Tax Week: The Mortgage Interest Deduction


As tax filing season comes to a close, now is a good time to take a look at some of the basic facts concerning the mortgage interest deduction (MID). As homeowners past and present know, the MID is a cornerstone of American tax and housing policy. Broadly claimed, the deduction facilitates homeownership.  A few facts about the MID from 2010 data:

  • The MID benefitted 33.7 million homeowning households for a total savings of $82.7 billion
  • Two-thirds of the tax benefit was collected by households earning less than $200,000 in economic income
    • Household income is the sum of all income earned by individuals filing on the same tax form (e.g. two married adults); economic income includes items like employer-paid payroll tax and health insurance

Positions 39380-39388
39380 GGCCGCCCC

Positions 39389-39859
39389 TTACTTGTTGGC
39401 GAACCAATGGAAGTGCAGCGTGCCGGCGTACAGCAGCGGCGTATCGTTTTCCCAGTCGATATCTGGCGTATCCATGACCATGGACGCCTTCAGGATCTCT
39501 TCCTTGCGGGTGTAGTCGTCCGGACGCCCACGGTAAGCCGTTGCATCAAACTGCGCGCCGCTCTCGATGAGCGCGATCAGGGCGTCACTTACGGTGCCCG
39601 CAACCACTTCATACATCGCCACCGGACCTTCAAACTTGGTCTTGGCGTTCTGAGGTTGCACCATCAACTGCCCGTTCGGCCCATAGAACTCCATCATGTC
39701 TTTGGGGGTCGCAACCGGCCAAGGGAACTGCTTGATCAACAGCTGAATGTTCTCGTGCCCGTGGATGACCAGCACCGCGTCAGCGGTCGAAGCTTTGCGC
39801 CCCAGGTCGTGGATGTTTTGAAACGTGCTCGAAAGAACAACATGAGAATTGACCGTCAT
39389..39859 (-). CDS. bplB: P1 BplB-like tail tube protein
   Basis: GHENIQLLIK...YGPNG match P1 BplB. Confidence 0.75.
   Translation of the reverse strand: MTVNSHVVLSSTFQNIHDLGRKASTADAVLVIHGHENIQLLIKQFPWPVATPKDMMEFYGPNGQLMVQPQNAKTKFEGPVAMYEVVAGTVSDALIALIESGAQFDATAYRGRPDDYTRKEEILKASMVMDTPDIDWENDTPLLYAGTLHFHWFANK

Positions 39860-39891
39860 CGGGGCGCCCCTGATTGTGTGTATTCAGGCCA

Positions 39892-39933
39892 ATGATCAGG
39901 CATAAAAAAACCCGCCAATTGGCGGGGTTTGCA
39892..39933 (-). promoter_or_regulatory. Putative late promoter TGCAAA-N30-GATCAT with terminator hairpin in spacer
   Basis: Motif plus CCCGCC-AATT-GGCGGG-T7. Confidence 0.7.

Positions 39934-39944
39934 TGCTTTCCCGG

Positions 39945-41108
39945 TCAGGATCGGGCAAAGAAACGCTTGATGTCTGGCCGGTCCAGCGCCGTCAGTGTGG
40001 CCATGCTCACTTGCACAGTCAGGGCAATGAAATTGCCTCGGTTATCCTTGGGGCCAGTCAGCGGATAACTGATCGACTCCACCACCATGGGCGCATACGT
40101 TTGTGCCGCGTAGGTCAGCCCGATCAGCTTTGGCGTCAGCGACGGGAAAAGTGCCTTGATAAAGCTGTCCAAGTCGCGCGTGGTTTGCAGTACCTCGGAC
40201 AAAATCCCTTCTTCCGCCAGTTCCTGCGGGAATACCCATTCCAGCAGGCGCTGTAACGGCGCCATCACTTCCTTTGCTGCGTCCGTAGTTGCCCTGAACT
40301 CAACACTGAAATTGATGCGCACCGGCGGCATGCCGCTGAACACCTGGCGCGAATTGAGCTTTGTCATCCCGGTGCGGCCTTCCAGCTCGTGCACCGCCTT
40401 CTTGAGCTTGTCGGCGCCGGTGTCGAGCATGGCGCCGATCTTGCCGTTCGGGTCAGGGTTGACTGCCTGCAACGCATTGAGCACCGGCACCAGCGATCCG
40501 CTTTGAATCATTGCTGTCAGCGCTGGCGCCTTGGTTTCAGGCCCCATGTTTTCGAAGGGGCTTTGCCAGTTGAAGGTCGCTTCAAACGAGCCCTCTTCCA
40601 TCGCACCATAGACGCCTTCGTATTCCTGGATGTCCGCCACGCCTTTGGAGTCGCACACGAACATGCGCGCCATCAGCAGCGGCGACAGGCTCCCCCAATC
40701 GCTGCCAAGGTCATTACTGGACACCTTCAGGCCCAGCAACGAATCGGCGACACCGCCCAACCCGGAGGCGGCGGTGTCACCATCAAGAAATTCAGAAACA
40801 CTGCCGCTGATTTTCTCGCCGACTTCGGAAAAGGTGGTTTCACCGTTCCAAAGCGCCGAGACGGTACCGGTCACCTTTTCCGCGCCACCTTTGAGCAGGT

• For households earning between $100,000 and $200,000, the average tax savings was more than $2,500

In past analysis, NAHB has demonstrated that historically more than 85% of mortgage interest paid is claimed as a deduction on Schedule A. That is, most people paying a mortgage are in fact itemizing taxpayers.

And the largest benefits as a share of household income, are typically for younger households, who are paying mostly interest in the early years of a mortgage.

Despite some proposals to curtail or the eliminate the MID, in the U.S. Congress, House Resolution 25 expresses support for the present law rules for the MID. As of April 16th, the resolution has 193 cosponsors.


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